How Democrats will explain an Obama loss
President Obama speaks at a rally in Nashua, N.H., on Oct. 27. Photo: Chip Somodevilla/Getty Images
Right now, the consensus of the political cognoscenti has President Obama winning re-election, although his margin of victory will be smaller than it was in 2008. There is a chance that he'll lose the national popular vote, in which case Republicans would immediately and without any historical reflection brand him as an unelected president with no mandate, and Democrat might wryly remark that Americans got the president they deserve.
But let's say Gov. Mitt Romney ekes out wins in virtually every battleground state. What will Democrats say to make themselves feel better about themselves the next day?
1. The economy just sucked. It was too badly broken for Obama to fix it, or his solutions (targeting banks early on but not forcing them to help ordinary people more) were not sufficient. In retrospect, how could a president possibly win re-election with unemployment this high and with a stream of forecasts about anemic growth over the next year?
2. A miscalculation about Romney. I've sketched this idea before — that by not painting Mitt Romney as a flip-flopper, and instead casting him as an out-of-touch plutocrat, the Obama campaign lost the ability to call out his late-in-the-campaign transfiguration into William Weld. Also, voters simply don't trust presidential flip-flopper aspirants. The Mitt Romney voters saw in the debate wasn't the guy who they'd heard about.
3. Obama fatigue. As much as they liked him personally, they look back at his presidency and feel a struggle. It's hard to look back at the last four years and smile; his presidency, through maybe no fault of his own, really, was necessary to get the country back on track, but he had to do a lot of things that were very unpopular, and because he governed from principle, and not politics, he paid a price for it.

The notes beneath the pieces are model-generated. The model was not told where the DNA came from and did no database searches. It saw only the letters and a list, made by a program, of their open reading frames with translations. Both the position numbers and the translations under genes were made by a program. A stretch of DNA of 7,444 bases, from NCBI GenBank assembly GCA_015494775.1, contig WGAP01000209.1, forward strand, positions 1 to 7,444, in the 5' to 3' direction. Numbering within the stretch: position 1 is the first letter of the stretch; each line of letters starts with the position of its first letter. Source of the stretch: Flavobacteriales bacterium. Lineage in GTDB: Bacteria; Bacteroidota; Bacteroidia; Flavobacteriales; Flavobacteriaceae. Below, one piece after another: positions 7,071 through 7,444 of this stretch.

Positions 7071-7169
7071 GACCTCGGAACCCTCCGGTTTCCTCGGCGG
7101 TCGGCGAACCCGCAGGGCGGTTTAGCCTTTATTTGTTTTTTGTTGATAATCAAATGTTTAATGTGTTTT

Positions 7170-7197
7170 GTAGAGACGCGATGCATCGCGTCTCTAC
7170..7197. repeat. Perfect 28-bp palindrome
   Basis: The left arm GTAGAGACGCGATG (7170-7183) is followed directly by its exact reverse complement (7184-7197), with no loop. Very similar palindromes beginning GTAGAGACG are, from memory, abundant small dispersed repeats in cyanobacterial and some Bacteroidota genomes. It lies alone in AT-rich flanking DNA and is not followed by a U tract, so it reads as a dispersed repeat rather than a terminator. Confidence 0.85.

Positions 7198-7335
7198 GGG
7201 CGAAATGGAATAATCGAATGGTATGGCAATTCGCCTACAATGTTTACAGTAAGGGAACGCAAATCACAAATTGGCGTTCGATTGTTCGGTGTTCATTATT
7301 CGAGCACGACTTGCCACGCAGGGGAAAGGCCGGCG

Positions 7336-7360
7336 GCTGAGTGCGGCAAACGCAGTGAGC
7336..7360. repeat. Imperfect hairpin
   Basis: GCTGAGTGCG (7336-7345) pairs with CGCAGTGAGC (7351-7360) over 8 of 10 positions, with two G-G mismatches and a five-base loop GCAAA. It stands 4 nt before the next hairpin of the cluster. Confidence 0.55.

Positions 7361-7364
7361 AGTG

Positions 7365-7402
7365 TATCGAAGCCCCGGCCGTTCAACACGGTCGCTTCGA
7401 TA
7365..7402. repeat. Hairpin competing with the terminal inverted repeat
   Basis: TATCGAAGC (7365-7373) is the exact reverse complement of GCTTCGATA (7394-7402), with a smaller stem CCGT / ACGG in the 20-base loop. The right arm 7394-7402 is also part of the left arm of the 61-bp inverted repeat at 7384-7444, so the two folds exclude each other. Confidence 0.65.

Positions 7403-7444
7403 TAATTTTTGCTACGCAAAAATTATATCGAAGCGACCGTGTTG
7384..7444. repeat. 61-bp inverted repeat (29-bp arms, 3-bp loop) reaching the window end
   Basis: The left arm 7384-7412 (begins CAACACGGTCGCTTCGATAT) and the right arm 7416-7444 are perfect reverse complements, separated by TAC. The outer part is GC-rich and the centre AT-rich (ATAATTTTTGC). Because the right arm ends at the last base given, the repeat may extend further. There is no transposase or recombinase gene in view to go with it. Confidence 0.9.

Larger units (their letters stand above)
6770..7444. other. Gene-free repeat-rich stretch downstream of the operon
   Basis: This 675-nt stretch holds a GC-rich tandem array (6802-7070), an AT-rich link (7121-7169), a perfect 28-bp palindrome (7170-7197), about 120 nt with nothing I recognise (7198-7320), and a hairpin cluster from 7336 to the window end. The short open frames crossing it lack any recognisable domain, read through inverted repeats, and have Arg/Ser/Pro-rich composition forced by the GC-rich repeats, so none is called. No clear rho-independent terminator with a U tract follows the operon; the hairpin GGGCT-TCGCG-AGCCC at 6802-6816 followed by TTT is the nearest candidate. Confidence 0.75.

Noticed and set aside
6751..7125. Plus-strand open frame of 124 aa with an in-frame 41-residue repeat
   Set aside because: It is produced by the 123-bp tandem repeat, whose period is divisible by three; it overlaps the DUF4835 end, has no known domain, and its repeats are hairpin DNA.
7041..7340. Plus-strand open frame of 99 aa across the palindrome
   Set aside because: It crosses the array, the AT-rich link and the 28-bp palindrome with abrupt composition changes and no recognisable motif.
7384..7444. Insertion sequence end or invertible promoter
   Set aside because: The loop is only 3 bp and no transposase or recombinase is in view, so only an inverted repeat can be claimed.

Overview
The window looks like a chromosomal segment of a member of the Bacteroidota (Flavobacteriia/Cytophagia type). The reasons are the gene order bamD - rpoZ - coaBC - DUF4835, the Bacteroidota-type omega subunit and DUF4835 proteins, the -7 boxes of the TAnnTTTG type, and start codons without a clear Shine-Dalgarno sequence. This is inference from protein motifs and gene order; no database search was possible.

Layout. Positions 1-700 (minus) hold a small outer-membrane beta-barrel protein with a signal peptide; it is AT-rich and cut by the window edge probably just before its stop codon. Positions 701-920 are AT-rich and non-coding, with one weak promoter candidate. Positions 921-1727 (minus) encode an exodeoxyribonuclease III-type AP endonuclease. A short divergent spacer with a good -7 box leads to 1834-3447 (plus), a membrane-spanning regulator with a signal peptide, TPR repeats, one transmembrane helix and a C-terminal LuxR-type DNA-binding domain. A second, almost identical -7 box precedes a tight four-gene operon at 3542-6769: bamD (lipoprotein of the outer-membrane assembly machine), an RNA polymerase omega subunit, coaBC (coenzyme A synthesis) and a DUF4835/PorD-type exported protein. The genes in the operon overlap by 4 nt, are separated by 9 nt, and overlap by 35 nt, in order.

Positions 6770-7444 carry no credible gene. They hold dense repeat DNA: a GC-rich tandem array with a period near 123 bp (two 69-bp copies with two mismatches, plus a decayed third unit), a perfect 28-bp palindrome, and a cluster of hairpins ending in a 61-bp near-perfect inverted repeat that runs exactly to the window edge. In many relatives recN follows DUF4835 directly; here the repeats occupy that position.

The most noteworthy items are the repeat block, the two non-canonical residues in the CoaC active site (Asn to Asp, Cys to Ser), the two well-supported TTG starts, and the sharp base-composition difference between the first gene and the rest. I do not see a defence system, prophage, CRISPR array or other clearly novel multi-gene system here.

4. Republicans tried to suppress the vote and although they failed to change laws, they created a climate of fear that suppressed minority turnout in key states.
5. Those hit hardest by the Great Recession were coincidentally the major constituents of the Obama coalition. Single women. Minorities. Hispanics. Younger voters. They didn't turn out in numbers sufficient enough for Obama to win.
6. Racism. Angry whites gave Obama a shot and he failed, and they just couldn't bear the thought of another term. Republican obstructionists made it impossible for Obama to do anything in Congress.
7. Obama was a Bush clone in too many ways. He had a bankers-first economic policy. He bought into GOP ideas about deficits and debt, thereby taking the issue off the table for Democrats. He compromised so much on health care that it blurred the differences between the two parties. He had no real plan for the next four years to speed up economic growth.
8. The idea that Obama could have and should have done better, even given all the circumstances he had. His failed to live up to his promises to change Washington. He was not the Obama people voted for in 2008; he couldn't possibly be that person.
Some of these might be valid. Others are curdled milk. But if Obama loses, you'll hear them all.
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